Microsoft Xbox 360Also available on Nintendo DS and Nintendo Wii
In Brave you play as Merida, a flame-haired princess who fights, explores and puzzles her way across the Highlands to lift a curse and save her family. This is Scotland before Scotland, so there’s not a deep-fried Mars bar, Tunnock’s Tea Cake or can of whiskey in sight. This is only to the detriment of the title.
The game starts with a series of storyboards to get you up to speed – the gist is that our heroine got fed up with her mum's nagging and bought her a cursed cake from a witch. The witch told Merida it would 'change' her mother which sounded like a good idea, as Merida thought it would make her mum lighten up, but in fact it changed her mum and her three little brothers into bears, which was definitely bad. To make this all worse the kerfuffle with the cake unleashed an evil spirit that, as the game starts, is blighting the land and spewing hordes of evil creatures into the previously tranquil world. The spirit is personified by Mor'du into who is, confusingly, another bear although he is distinguishable by a handful of broken sticks that poke out of his back.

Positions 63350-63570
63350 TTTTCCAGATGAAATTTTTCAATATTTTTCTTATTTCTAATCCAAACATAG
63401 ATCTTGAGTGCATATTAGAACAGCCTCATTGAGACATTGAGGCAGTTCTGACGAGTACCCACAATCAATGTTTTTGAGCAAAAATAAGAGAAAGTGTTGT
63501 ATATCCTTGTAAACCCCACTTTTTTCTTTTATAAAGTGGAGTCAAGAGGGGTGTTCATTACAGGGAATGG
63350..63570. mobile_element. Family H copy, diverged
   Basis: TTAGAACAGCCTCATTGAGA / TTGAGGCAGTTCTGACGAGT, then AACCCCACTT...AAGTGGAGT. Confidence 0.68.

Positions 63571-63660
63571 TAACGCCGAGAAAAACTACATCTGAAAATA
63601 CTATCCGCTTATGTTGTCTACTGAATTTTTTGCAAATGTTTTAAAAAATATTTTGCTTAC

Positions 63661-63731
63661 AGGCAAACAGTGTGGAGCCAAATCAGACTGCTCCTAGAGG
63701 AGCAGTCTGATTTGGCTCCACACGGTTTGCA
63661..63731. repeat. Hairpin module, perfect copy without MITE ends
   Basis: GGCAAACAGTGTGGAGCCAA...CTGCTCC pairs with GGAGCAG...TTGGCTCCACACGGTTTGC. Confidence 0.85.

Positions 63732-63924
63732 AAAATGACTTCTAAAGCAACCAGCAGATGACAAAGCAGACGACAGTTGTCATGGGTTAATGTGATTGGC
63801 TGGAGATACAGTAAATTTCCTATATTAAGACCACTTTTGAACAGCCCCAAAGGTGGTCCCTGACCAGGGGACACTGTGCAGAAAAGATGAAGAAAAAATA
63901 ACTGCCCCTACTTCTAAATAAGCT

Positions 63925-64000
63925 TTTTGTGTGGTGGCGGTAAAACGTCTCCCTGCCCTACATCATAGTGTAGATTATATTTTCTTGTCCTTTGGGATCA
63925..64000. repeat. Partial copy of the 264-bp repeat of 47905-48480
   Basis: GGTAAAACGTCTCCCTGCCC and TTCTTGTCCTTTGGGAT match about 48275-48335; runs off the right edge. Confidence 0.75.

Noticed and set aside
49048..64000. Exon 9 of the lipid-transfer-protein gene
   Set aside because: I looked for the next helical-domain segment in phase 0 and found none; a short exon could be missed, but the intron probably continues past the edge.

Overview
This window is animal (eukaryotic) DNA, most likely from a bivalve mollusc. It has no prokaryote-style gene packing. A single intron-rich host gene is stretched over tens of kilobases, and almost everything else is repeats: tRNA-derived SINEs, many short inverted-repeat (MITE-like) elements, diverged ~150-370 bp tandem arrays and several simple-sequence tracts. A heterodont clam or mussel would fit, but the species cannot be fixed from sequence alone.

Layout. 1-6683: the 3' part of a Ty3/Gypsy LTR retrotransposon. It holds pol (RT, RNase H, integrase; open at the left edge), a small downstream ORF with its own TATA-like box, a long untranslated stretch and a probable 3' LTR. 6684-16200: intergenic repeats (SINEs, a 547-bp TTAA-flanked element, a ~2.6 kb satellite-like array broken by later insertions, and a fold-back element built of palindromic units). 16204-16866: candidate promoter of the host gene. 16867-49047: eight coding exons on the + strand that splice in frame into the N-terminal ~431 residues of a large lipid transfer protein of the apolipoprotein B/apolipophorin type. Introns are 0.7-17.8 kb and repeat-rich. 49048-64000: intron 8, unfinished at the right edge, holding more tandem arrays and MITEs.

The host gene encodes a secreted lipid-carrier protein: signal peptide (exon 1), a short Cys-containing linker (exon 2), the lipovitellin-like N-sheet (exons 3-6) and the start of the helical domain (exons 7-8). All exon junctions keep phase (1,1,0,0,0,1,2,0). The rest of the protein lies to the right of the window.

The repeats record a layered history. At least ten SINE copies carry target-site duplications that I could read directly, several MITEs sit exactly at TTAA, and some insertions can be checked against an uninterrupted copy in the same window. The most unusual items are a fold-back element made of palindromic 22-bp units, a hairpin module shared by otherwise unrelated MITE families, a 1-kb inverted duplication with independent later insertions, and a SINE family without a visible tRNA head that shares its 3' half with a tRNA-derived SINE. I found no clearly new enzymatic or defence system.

Brave is a third person action-platformer with the a camera fixed at an angle above the action. With the X button you can slash your sword and with A you can jump. You use the right stick to fire off arrows in all directions. As you progress you can upgrade your firepower and learn new moves. Fairly soon after starting you reach a magic grove with eight portals that transport you to the levels of the game, a new one unlocking each time a level is completed. Over the first four levels you unlock the different charms that add to your weapons the power of earth, fire, wind or ice. Each level has a number of platforms that can only be created using the right charm – for instance an earth arrow will make a platform grow out of nowhere, enabling Merida to climb to a new section. The places where you can do this are clearly marked by a symbol that tells you what charm to use. In some of the levels you will pass sections that are only accessible by charms you do not yet possess, but the game is designed so you pick up the right abilities in the same level and are brought back to where you need to use them through clever design.